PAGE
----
Santa Clara County's new Measure B sales tax has already collected tens of millions of dollars for a multitude of transportation upgrades, but that money is now embargoed from being spent.
An appellate lawsuit filed by Mountain View attorney Gary Wesley on behalf of Saratoga resident Cheriel Jensen is blocking the Santa Clara Valley Transportation Authority from spending any of the $6.5 billion in revenues expected to come from the new tax. For local communities, this means a series of crucial projects -- such as plan for Caltrain grade separation and new bikeways -- could be on hold for up to two years before the suit is resolved.
The suit seeks to dismantle the sales tax by arguing that the language of Measure B was overly broad and lacked specifics as to how the money would be spent.
"$6.5 billion is not pocket change. And we do intend to get the measure invalidated," Wesley wrote in an email to the Voice. "The VTA staff and board did not comply with the law in writing and proposing this open invitation to bait-and-switch."
The Measure B sales was approved by nearly 72 percent of county voters in last November's election. The half-cent tax surcharge lasts for a 30-year span.
Prior to the election, the sales tax raised some political controversy, especially in the northern areas of the county. Elected officials from Palo Alto, Mountain View and other neighboring cities complained that San Jose officials held too much sway on the VTA board. A coalition of nine cities demanded restrictions on how the money would be spent, particularly on how much would be spent bringing a BART extension to San Jose.
The result of this was VTA officials agreed to an allocation plan to split up the money into nine spending categories. This included some vital projects for the North County, such as $700 million for Caltrain grade separation and $250 million for bicycle and pedestrian improvements. Meanwhile BART spending was capped at around $1.5 billion.
Despite this spending plan, the lawsuit argues that VTA officials sought latitude to spend the tax money however they desire. The suit alleges the money could still be shifted to any purpose deemed "prudent." For that reason, he argues the measure falls short of the requirements under the state government code stipulating that voters deserve to know specifics for how revenue from a proposed tax would be spent.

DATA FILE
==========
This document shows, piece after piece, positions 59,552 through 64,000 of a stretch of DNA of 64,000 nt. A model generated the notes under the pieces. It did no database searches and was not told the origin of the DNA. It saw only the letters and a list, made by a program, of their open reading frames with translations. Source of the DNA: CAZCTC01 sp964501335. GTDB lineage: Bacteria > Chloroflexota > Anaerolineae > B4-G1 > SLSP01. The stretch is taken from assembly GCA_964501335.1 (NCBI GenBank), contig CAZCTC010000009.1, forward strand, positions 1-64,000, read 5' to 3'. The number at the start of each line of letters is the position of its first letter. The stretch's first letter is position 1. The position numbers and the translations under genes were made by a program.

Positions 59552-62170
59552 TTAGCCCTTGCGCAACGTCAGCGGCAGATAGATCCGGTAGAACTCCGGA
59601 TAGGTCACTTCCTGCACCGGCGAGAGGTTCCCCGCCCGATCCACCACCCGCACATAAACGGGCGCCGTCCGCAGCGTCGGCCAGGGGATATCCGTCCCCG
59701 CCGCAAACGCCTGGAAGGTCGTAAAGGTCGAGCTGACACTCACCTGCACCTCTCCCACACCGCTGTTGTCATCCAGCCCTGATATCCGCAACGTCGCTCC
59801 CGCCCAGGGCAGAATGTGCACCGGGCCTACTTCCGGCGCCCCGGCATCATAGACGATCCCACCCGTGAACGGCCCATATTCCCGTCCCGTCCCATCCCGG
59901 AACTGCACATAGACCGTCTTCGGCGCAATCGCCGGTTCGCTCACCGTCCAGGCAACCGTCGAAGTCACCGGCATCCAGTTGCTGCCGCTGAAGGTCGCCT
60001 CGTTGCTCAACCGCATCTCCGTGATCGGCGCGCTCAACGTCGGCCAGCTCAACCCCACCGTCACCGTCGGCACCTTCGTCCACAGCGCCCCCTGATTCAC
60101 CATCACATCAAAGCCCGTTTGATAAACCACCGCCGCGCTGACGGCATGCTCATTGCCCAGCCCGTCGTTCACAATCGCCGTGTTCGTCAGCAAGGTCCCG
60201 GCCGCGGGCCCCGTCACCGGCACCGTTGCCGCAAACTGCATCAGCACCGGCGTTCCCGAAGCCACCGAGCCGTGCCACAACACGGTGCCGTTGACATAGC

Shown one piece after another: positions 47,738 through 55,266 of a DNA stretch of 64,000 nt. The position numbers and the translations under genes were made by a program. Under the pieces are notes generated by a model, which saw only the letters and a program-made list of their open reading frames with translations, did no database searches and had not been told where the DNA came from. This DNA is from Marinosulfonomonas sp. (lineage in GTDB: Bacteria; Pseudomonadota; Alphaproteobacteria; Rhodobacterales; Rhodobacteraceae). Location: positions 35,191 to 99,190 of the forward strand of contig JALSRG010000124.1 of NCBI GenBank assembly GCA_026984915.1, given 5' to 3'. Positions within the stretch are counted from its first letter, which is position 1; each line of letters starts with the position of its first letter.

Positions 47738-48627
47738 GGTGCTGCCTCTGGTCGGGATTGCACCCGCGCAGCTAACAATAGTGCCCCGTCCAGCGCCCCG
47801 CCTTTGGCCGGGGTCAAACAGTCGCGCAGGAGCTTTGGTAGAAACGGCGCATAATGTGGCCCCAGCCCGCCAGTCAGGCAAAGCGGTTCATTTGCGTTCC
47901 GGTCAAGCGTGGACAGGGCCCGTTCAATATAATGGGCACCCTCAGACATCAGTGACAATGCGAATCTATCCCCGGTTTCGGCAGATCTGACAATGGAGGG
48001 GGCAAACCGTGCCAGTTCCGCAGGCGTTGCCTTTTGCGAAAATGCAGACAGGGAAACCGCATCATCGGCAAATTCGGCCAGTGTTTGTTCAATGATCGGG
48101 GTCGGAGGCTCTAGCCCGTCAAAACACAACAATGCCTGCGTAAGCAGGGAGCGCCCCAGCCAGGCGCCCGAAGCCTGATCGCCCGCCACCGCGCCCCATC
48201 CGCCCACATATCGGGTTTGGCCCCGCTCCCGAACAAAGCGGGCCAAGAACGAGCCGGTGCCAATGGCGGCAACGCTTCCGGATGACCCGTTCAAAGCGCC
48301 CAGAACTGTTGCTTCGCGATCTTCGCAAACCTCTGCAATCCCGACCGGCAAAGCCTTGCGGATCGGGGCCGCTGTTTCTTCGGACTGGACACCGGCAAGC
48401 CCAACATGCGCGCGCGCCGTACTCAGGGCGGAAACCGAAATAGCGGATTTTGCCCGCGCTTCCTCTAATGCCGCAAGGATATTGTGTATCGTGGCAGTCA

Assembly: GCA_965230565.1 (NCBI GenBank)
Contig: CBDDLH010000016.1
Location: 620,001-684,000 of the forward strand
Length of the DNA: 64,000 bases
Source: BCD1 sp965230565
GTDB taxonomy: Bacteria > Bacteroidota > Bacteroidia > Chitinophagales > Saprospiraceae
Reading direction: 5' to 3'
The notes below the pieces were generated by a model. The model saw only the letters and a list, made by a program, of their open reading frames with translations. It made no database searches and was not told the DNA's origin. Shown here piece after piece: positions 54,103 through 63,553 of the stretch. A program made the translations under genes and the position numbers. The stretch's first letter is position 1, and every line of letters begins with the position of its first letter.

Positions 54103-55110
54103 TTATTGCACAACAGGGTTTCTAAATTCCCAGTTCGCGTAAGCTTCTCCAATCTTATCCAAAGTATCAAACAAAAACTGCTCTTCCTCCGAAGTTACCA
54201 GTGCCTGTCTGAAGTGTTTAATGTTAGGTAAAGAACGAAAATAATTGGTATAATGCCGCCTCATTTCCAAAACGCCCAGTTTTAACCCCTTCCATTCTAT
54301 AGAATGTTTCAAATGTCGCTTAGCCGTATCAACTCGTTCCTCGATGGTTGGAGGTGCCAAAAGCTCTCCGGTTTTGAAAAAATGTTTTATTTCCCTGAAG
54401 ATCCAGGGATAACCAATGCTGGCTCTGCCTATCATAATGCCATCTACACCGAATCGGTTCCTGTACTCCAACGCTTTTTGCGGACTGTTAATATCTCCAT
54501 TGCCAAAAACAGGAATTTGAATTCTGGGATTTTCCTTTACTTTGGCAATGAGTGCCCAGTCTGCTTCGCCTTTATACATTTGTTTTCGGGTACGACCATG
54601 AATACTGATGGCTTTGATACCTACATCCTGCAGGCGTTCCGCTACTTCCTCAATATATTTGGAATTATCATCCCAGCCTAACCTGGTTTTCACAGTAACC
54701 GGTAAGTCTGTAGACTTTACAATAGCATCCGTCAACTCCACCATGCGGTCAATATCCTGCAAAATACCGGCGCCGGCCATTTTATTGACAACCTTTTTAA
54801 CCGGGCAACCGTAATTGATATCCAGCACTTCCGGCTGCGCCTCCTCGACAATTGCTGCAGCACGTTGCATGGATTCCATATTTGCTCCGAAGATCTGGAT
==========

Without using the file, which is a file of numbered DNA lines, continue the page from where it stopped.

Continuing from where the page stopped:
VTA officials acknowledged the suit in a blog post published last week, but they expressed confidence that Measure B would ultimately prevail in court. VTA spokeswoman Lihn Hoang pointed out that her agency had successfully defended the measure against an earlier civil suit filed by Wesley in Santa Clara County Superior Court. Following that loss, Wesley filed an appeal earlier this month.
"We feel confident in our position moving forward," Hoang said. "We're continuing to move along and be ready so when the funds are ready, we can be ready to distribute them accordingly."
VTA has already collected about $40 million in tax revenues under Measure B. That money is currently being held in a "low-yield" escrow account, she said.
In general, Hoang said these cases can take one to two years to resolve. Attorneys for VTA would look for ways to speed up the process, she said.
In the meantime, the lawsuit leaves many cities stuck in a holding pattern, especially for some vital projects.
Mountain View and Palo Alto leaders were banking on receiving funding from Measure B for projects to separate city streets from crossing the Caltrain rail line. These grade-separation projects are supposed to be finished by 2020, when Caltrain expects to upgrade to a faster electrified rail system.
"We are disappointed in the delay in the distribution of Measure B funding and encourage the VTA to resolve this issue as soon as possible," Mountain View Mayor Ken Rosenberg wrote in an email. "We continue to work with VTA as they develop guidelines and are cautiously optimistic that the lawsuit will not significantly delay any of the city’s projects."